Oklahoma Gov. Kevin Stitt accepted a federal court ruling that the state’s tribal gaming compacts had automatically renewed on January 1 this year for their 15-year term that will see them expire in 2035.
Stitt had argued that the compacts had expired on December 31 and signed new compacts with the Otoe-Missouria Tribe and Comanche Nation tribes.
The new arrangement would have enabled the tribes to offer sports betting to their customers on their casino premises.
If enacted, the regulation would have moved Oklahoma from T18th to tied T13th on the Wedge Index.
However, both tribes were opposed by the Cherokee, Chickasaw and Choctaw nations as part of the Oklahoma Indian Gaming Association, which sued the governor and threw both tribes out of the trade body.
The tribes employ many tribal members and their priorities are to their communities. Any disruption to their mode of operation is approached very cautiously.
On the whole, they also aim to work unanimously as a united body, which explains why they brought the lawsuit against the governor.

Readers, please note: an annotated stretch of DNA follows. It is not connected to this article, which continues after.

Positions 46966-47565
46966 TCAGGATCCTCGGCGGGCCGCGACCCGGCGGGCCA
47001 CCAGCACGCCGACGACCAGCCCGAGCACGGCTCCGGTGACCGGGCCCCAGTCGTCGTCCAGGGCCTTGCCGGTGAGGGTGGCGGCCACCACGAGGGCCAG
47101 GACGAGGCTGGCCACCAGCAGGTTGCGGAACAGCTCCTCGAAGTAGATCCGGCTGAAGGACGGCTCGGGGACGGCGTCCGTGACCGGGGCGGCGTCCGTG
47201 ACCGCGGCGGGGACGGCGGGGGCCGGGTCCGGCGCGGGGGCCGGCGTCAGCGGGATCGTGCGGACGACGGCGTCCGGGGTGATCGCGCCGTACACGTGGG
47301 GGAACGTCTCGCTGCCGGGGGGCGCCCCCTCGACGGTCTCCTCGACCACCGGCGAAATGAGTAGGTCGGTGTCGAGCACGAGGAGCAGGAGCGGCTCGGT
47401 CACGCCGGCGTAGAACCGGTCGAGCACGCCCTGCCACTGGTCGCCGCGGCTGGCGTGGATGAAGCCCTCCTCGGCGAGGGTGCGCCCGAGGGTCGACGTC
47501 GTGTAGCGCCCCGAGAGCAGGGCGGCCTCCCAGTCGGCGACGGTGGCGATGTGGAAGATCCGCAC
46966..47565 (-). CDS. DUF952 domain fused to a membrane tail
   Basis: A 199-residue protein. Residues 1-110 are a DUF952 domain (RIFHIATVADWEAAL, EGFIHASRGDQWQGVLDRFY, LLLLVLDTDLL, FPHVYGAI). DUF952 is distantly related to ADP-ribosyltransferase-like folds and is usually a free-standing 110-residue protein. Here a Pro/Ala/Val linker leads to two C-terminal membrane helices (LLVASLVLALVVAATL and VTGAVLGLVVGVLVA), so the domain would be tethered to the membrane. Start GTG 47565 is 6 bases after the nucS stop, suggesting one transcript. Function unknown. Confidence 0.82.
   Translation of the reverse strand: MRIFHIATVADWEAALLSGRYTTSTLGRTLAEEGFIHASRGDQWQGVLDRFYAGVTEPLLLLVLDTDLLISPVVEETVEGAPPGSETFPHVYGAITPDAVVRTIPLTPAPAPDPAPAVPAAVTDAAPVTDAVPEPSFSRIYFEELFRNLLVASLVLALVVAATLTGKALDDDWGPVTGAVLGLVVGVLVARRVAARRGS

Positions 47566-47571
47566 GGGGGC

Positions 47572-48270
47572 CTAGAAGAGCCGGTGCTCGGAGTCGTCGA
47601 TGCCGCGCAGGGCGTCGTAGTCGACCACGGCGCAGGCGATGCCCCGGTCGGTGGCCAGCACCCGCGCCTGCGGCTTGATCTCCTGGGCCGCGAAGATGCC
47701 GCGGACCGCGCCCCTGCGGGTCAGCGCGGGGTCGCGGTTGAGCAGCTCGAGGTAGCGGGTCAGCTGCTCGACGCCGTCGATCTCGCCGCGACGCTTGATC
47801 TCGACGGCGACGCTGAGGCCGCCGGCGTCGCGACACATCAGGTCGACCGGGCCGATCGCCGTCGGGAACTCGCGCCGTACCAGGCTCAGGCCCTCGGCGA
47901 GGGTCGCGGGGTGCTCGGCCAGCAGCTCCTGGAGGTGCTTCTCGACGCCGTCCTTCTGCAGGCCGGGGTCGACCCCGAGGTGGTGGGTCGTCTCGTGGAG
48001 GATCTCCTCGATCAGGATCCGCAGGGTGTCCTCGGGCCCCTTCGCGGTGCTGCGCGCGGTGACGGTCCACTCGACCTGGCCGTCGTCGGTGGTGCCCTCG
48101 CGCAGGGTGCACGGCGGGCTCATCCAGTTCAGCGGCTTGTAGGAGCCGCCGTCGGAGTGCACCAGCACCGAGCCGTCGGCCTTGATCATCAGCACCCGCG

The decision not to appeal the ruling should enable plans to regulate sports betting to move forward in the state. However, these things also tend to move slowly where the tribes are concerned.
Still, now that the lawsuit is settled tribal leaders are expected to look at options for new betting offerings.
However, there is no guarantee of success or that features such as online or remote registration would feature in the final legislation.
This is because tribes have always looked at online gaming and betting as risks to their land-based casino activities.
In a statement, Gov. Stitt said: “It is essential for state and tribal leaders to join together to resolve the challenges this ruling presents for Oklahomans and their businesses.”
He urged all parties to work together “to find solutions that respect the unique relationship between the state of Oklahoma and its tribal citizens, and that provide certainty and fairness for all Oklahomans.”